Insert your finger into the dirt surrounding the plant. When the soil is dry to your first knuckle, it’s time to apply more water.
After the second year, the lilac tree shouldn’t need to be watered by you unless your area is going through a period of drought.
You should consider applying mulch around the base of your lilac tree. Not only does this deter weeds, but it also helps the tree retain moisture.
Be mindful that you spread the mulch around the tree, no thicker than two inches deep. Don’t mound the mulch around the trunk (known as volcano mulching) as this can do more harm than good.
The final step in caring for a lilac tree is to prune it. You should prune directly after the blooming cycle has ended as the blooms form on old wood.
When pruning, remove all dead wood, any tiny suckers, and weak branches. Don’t prune the lilac tree too heavily (unless absolutely necessary) as this can delay the tree from blooming for up to three years.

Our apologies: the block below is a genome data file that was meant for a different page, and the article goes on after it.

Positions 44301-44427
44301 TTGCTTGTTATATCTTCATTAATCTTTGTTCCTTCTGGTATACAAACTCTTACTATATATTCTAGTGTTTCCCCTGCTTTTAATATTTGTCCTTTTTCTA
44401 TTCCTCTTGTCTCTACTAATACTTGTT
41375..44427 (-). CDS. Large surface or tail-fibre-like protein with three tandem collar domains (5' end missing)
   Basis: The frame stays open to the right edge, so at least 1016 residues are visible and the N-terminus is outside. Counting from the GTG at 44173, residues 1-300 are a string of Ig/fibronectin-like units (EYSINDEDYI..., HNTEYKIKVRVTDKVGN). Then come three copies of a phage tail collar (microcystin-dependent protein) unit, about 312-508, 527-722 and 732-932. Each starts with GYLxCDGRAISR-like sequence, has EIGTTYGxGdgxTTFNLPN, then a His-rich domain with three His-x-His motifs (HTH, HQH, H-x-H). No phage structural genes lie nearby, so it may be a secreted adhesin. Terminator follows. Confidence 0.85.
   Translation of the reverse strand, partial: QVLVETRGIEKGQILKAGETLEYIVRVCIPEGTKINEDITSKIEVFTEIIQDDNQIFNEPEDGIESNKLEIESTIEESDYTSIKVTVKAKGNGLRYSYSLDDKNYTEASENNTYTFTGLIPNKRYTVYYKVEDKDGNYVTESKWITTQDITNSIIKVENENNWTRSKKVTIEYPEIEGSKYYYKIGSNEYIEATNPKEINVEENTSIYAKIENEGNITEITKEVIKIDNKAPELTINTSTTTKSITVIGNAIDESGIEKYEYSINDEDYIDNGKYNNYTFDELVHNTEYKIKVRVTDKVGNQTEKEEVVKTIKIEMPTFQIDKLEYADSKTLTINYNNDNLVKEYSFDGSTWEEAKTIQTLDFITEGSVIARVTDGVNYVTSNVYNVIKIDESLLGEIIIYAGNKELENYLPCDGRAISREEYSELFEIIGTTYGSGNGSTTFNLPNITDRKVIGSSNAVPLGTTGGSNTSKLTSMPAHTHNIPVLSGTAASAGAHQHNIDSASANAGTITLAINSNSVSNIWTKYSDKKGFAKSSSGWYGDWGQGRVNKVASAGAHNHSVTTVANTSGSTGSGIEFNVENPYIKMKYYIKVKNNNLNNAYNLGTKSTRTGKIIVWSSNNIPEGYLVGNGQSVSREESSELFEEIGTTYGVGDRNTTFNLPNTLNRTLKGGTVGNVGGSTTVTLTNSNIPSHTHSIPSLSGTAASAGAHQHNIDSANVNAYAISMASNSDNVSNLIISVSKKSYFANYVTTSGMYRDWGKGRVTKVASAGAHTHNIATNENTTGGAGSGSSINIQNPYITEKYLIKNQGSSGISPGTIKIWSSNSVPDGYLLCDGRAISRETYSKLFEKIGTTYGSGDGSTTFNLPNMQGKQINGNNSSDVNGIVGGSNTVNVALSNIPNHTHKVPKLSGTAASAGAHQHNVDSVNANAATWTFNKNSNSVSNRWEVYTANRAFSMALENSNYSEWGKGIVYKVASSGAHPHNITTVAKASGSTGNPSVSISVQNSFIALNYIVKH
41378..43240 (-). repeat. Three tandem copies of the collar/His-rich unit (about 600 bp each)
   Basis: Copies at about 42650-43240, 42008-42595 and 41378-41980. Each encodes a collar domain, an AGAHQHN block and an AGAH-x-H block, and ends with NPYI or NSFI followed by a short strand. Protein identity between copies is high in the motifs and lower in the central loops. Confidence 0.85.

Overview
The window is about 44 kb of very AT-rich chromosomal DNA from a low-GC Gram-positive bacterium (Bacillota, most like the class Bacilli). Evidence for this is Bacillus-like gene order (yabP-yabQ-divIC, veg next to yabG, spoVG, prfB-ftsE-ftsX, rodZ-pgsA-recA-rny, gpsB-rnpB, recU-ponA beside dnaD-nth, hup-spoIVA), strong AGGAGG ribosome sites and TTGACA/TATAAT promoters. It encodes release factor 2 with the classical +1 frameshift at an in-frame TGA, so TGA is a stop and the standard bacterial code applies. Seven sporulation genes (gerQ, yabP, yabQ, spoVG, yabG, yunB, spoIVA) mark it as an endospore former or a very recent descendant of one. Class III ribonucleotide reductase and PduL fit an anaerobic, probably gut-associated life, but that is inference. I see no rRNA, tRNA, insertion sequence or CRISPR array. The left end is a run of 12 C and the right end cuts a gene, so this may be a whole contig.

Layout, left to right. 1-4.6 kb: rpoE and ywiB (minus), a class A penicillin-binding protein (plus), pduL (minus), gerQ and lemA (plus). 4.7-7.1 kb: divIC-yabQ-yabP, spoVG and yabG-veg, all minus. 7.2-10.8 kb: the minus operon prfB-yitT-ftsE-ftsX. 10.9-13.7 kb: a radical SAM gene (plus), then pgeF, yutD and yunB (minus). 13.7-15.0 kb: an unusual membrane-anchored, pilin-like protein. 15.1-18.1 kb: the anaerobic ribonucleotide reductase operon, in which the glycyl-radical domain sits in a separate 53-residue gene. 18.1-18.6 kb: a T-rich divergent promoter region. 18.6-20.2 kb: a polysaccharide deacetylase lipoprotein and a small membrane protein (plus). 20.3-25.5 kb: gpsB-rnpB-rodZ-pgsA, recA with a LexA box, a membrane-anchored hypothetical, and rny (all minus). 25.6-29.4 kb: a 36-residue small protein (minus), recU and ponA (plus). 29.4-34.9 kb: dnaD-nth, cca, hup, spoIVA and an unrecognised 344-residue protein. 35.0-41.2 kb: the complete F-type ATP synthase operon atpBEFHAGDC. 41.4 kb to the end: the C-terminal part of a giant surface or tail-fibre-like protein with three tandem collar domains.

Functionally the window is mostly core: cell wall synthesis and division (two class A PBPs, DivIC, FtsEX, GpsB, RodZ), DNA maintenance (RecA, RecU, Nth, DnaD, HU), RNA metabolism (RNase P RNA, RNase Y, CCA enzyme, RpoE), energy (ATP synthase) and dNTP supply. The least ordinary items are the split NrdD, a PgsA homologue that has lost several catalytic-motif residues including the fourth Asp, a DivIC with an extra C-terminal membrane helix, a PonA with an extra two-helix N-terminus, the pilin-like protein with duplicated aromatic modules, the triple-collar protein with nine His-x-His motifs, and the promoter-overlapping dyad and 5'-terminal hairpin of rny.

This is the care a lilac tree will require of you when growing around your home. Take care of it and this tree will bloom for many years.
Garden Pests and Diseases Which Could Impact a Lilac Tree
Are you ready for more good news with the lilac tree? This plant has one minor disease that tends to impact it and only two pests which are easily treated.
The disease which can bother your lilac tree is powdery mildew. If you keep adequate spacing among your plants, this should help decrease the possibility of the disease developing.